One regularly occurring issue with this series (and, indeed, with all of the CW's DC related content) is with the fact that so many of the 'one-off' villains that we have met, over the past few years, have tended to feel rather generic and undeveloped. More often than not, they seem to receive very little in the way of either back-story, or motivation – leaving them as little more than 'one-dimensional' villains. In all of those past instances, though, you could at least make the argument that the writer's did, at least, make some token effort at characterisation. Shade, the new villain introduced in this episode, doesn't even receive that much – something which is especially surprising, considering the fact that the episode, itself, is named after him.
While the action sequences based around this mysterious figure are somewhat entertaining, that is really all that Shade was able to bring to the story. Shade is, in fact, treated as little more than a 'movie monster' by the episode, itself – a nameless, and faceless, threat who does not even warrant the very basic level of characterisation that past villains have received. His role is a simple one – to act as a distraction while Doctor Alchemy moves forward on his current plans for Wally West.
One very strange, though very interesting, aspect of this entire plot-line stems from the fact that we still know very little about Alchemy. We don't, for example, know anything about his true motivations, or the extent of his abilities – and, his focus on Wally, here, only seems to emphasise that fact. With the villainous figures that we met in the past, it had seemed pretty clear that Alchemy was playing on their desire for power, in order to draw them to him, and to convince them to work for him. The Rival, for example, had been a straight-forward villain who already had plenty of reason to hate the Flash. Magenta was a young girl suffering from split personalities – one of whom was violent, angry, and extremely dangerous. And, Shade? Well, we don't really learn anything about Shade.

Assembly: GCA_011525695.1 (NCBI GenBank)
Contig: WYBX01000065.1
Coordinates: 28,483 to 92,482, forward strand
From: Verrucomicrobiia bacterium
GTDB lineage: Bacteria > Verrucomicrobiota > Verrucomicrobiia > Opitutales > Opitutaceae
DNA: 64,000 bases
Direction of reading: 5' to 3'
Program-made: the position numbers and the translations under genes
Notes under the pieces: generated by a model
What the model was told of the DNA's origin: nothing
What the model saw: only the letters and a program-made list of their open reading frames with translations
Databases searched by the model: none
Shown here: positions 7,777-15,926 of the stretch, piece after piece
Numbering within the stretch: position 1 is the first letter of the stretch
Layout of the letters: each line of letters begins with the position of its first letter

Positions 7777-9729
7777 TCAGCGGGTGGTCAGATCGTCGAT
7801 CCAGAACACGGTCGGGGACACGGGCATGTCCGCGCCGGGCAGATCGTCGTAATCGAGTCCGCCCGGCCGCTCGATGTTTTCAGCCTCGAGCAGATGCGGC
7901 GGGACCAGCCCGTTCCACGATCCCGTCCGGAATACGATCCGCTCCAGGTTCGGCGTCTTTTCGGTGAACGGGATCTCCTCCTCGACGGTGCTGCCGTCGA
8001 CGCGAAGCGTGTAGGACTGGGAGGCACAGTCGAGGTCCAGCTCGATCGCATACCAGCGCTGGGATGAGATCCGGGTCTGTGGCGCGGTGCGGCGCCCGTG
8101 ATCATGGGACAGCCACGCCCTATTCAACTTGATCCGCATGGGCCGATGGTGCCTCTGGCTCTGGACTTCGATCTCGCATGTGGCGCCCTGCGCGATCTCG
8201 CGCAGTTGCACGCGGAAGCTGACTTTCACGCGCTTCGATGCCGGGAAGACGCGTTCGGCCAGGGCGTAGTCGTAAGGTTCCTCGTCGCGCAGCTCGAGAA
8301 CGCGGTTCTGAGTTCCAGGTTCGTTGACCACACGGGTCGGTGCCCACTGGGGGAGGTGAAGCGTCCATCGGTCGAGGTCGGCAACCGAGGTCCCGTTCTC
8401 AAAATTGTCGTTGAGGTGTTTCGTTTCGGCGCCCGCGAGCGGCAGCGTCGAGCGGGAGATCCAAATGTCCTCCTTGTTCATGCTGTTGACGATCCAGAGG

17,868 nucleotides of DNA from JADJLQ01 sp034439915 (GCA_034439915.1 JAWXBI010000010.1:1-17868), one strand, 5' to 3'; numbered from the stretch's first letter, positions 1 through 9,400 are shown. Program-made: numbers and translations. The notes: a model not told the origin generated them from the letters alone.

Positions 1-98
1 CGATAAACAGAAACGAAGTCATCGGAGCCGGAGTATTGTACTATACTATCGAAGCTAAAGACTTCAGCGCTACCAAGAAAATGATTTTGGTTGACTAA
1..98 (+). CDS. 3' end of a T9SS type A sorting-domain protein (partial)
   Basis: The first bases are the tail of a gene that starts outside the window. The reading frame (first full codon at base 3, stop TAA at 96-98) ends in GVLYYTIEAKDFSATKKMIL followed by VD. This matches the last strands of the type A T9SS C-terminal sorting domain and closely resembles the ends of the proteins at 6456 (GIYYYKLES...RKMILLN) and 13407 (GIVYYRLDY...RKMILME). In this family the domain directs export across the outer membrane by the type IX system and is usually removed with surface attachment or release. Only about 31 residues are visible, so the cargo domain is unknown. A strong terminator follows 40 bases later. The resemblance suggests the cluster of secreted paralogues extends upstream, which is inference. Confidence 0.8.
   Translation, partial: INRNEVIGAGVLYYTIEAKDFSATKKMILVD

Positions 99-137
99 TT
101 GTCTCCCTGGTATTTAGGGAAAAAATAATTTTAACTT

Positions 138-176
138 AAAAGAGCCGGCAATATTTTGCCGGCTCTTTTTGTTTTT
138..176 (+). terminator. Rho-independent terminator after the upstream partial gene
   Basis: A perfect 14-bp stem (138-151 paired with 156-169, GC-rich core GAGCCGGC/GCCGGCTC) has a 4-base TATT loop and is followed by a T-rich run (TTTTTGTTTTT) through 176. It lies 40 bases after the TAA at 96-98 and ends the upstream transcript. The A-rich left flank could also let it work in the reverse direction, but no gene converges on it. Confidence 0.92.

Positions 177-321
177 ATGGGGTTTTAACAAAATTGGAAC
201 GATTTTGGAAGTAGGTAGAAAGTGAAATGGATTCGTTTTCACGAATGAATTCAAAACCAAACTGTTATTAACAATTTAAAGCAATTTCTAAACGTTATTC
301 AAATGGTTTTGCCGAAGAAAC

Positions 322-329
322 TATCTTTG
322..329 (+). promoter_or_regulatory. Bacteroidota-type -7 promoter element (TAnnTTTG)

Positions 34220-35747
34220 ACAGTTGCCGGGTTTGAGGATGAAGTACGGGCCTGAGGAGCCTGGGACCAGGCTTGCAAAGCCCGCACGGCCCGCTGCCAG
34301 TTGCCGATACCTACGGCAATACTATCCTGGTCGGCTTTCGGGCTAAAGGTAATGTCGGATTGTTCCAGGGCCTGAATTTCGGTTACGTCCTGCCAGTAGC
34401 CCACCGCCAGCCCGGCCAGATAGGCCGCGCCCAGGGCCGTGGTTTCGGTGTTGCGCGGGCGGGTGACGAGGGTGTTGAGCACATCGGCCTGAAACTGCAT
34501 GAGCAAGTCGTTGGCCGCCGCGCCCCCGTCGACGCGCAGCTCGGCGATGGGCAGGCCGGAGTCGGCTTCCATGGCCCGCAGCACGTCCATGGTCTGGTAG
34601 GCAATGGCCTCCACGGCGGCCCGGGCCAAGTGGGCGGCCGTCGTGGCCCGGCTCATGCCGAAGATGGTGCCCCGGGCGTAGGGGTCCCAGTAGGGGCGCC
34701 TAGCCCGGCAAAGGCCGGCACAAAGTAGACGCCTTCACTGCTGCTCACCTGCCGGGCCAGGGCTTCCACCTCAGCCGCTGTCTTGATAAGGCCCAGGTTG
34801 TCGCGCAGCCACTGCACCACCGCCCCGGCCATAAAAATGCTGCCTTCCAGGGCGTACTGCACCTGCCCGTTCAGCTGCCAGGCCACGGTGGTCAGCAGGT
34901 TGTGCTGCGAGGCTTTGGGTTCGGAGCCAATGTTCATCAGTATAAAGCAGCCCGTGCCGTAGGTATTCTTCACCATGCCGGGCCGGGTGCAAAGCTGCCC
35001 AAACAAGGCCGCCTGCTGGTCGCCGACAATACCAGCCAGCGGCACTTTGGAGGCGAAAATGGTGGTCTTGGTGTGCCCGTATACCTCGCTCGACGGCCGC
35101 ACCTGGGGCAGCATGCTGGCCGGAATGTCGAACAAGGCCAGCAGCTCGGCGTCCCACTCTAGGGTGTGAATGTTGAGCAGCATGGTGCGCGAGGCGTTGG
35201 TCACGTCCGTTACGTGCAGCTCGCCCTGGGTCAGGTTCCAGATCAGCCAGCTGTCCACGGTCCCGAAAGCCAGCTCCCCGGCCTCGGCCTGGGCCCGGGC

Wally is very different, though. Wally is, overall, a genuinely good person who, while he might somewhat angry and resentful about his own lack of superpowers, seems genuinely committed to the idea of helping people. More importantly, though, he actually was a hero in 'Flashpoint'. So, because of that, there is some lingering question about exactly Alchemy thinks he is going to achieve by giving Wally these abilities – since it seems fairly clear that Wally is never going to willingly work with Alchemy, in the same way that those previous villains were. At the same time, though, this episode also seems to reveal the possibility that Alchemy is actually capable of controlling his victims, to some extent – which opens up some very interesting, and very dramatic, possibilities for the future. Clearly, there is still much more that we need to learn about Doctor Alchemy – with both his true motives, and the extent of his powers, being deliberately kept as a mystery.
This episode probably represent the first time, in the entire series, where I have felt any sort of investing in Wally West, as a character – and, honestly, it feels as though it has taking much longer than it should have to reach this point. Despite not being given very much to do, in his time on the series, Keiynan Lonsdale still managed to turn Wally West into a likable enough character (even if there were a few moments, earlier in the season, that seemed to undermine that) – so, it is great him finally become the centre of what actually feels like a fairly significant plot-line. It is, also, genuinely great to see the actor making the most of his time in the spot-light. Wally's brief appearance as 'Kid Flash' had been one of the more interesting aspects of the season's first episode, so I am definitely interested in seeing how things play out from here.
On the other hand, though, I still can't say that I'm all that interested in the challenges currently faced by Caitlin Snow – with the series still going out of its way to treat her own powers as something dangerous and threatening. As much as the writers are clearly trying to milk the whole situation for drama, and as well as Danielle Panabaker is playing her role, I'm just having a hard time getting on board with the idea that her own powers might actually 'turn her evil'. That just feels like lazy writing, to me – and, there is nothing we have seen on the series which lends any real support to the idea. So, as much as I may like Caitlin Snow as a character, I just can't say that I feel any real investing in this current character arc.
Of course, as far as the season's overall progress is concerned, the episode's most important moment comes at the very end – when we are given our first look at the new speedster villain, Savitar. But, of course, we don't actually learn anything about him, here – so, I'll reserve judgement, for now. I will say, though, that the overall design of that outlandish, and almost 'futuristic' looking, suit of armour that he wore was very impressive – and, the whole idea of a villain who moved so fast that only Barry was even capable of glimpsing him did seem like a suitable upgrade to this season's overall 'threat level'.
Given how reliant this series has become on introducing new speedsters as a challenge for Barry, though, it still remains to be seen whether this new figure can actually add anything of value to the season – or, whether it will all end up feeling like a retread of the previous seasons. But, at least, there does seem to be some potential, there – so, for now, I'm prepared to wait and see.